Ukrainian journalists are harnessing the techniques of gamification and visualisation and putting them to good use in their storytelling.
Journalists these days are faced with a bewildering choice of formats and multimedia tools: mobile journalism, longform journalism incorporating interactive elements and various audio formats are just a few of the special storytelling techniques available to us. But there can be a downside, as exemplified by the “shiny things syndrome,” in which an obsession with format and technological innovation leads us to lose sight of the meaning of the story itself.
However, some projects launched recently by Ukrainian media outlets show that drawing on techniques such as gamification and visualisation does not necessarily have to be a mere distraction but can also be an integral part of effective storytelling.
Gamification has become increasingly popular worldwide because it can be a useful tool that helps us to convey the subtleties of a story and present complicated things in a way that makes them easier to grasp.
Julia Salizhenko, Creative Director at the Ukrainian online magazine Platfor.ma, which seeks to inform its users on a wide range of topics, says that she and her colleagues started working with gamification techniques in 2014. Julia says that one of their first challenges was to get their readers to engage with complex issues such as the turbulent political events that were then taking place in the country. “We began experimenting with formats in storytelling… These days, most media incorporate GIFs into their articles, and offer games, quizzes and an unusual layout. We were among the pioneers then,” she told EJO.
In the run-up to this year’s presidential election, Platfor.ma launched a special feature under the heading “Politinder”, whose aim was to raise awareness of the candidates and what they claimed to offer the electorate. The feature aped the popular dating app Tinder, but instead of offering the user potential partners, it presented them with profiles of the main candidates.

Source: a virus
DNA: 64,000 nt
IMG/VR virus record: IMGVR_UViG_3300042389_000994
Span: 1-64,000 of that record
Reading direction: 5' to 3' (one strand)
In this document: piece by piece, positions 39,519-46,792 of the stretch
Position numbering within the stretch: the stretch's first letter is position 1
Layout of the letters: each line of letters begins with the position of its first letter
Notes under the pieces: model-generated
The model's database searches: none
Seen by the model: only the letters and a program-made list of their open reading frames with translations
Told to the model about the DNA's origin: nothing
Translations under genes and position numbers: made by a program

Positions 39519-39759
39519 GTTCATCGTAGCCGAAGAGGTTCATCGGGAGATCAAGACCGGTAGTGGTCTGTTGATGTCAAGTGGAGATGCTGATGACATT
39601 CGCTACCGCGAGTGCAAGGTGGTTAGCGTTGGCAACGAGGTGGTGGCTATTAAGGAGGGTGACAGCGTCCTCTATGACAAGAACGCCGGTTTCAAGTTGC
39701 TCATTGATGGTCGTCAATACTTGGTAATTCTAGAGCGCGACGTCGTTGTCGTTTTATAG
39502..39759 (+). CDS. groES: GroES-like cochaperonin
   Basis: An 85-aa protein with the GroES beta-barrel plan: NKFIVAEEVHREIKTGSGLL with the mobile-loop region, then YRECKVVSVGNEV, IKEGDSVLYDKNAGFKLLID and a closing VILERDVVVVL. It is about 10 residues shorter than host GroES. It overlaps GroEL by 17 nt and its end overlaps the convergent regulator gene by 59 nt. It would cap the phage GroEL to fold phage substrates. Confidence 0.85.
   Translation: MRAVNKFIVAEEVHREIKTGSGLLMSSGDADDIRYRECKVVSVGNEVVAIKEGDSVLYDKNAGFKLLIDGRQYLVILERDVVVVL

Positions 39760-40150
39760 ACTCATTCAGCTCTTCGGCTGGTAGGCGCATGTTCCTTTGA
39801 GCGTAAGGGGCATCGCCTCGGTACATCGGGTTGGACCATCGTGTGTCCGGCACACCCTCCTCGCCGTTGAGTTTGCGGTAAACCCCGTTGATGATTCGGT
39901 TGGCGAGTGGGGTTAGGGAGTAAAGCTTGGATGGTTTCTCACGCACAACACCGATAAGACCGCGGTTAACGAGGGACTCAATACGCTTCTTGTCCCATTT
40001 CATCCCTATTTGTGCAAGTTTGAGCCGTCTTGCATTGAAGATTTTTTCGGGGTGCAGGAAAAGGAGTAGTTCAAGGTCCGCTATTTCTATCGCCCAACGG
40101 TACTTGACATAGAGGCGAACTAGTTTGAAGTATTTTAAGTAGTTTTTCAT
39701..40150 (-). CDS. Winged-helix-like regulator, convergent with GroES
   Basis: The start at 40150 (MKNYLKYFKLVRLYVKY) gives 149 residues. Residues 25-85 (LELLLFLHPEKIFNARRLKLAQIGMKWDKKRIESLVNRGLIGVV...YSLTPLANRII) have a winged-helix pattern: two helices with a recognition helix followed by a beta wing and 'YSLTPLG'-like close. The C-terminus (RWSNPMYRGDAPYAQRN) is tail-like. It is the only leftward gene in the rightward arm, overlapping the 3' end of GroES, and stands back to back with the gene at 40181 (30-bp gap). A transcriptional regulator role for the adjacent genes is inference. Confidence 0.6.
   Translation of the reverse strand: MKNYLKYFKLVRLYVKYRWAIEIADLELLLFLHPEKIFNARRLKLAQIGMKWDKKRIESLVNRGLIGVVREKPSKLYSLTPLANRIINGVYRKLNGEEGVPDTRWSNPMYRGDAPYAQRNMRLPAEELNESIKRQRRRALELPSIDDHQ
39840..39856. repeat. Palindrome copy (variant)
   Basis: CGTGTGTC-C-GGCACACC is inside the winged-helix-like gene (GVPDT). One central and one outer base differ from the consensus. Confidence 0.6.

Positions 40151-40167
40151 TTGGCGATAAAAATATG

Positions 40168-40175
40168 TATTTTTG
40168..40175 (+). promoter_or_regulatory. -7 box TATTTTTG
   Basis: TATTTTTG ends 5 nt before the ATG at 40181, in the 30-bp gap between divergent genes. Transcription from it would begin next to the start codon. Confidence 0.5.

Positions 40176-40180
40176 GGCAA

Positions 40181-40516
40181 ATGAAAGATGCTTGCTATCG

Platfor.ma also aims to increase its users’ awareness of Ukrainian culture. The foremost Ukrainian poet, Taras Shevchenko, is seen by younger readers as a remote historical figure, and so the magazine decided to counter this image by creating “Shevchenkobot” — a chatbot that answers users’ questions in a witty manner, in the style of the poet himself.
Another Platfor.ma project presents the history of the country in the style of a Facebook newsfeed.
Salizhenko warns against the overuse of gamification techniques, arguing that interactive games and quizzes should not be included purely as clickbait. “Think about which medium and format are best for telling the story. Some examples of the use of certain techniques are good, but many of them look like a wig stuck on a cow,” she says.
She advises journalists who are considering incorporating gamification elements to put themselves in the readers’ shoes first. “How they will respond to your story?” she asks.
“The job of a journalist is to deliver an important message, not just to admire the ability to embed gifs or games,” she adds.
The visual aspect of a story is also becoming increasingly important, and Ukrainian journalists are finding new ways to make images an essential part of telling the story.
Marichka Paplauskaite, the editor-in-chief and co-founder of the photo-reportage outlet Reporters, insists that in this genre, the images are just as important as text. Paplauskaite told EJO that what sets Reporters apart is its emphasis on what could be described as “literary reporting” — marrying journalism with a more literary style of storytelling. She adds that this kind of reporting is already well established in Poland, but is just beginning to take root in Ukraine, where its emergence has been like a breath of fresh air.
“From the very beginning we didn’t want the images to be just an illustration. We wanted them to be stories in their own right. We never just lift photos from social media or from open-source online picture libraries. They are all created specifically for this purpose,” Paplauskaite says.
She gives as an example a recent feature about a 85-year-old retired physical education teacher, Andriy Bykov, who has been an inspiration to generations of students. When Reporters photo editor Danylo Pavlov went to see Bykov, some of his former students were wheeling him around their old school in an office chair. “The text itself was strong and expressive,” Paplauskaite says. “But the photos convey emotion and form the backbone of the plot.” The Reporters approach is to ensure that all stories feature the three “Cs” (character, challenge, change) and clear plotting helps these elements to complement each other.
Another example of the creative use of the visual element is provided by an interactive feature produced by Platfor.ma about the threat to the survival of the sturgeon and what people can do to save this species of fish from extinction. In this feature, created in collaboration with the World Wide Fund for Nature, the Platfor.ma team produced a set of unique illustrations and animated collages that tell the story of the sturgeon and its habitat and explain why the fish is facing extinction.
Images: Screengrabs from features by the Ukrainian websites Platfor.ma and Reporters. Reproduced with permission.
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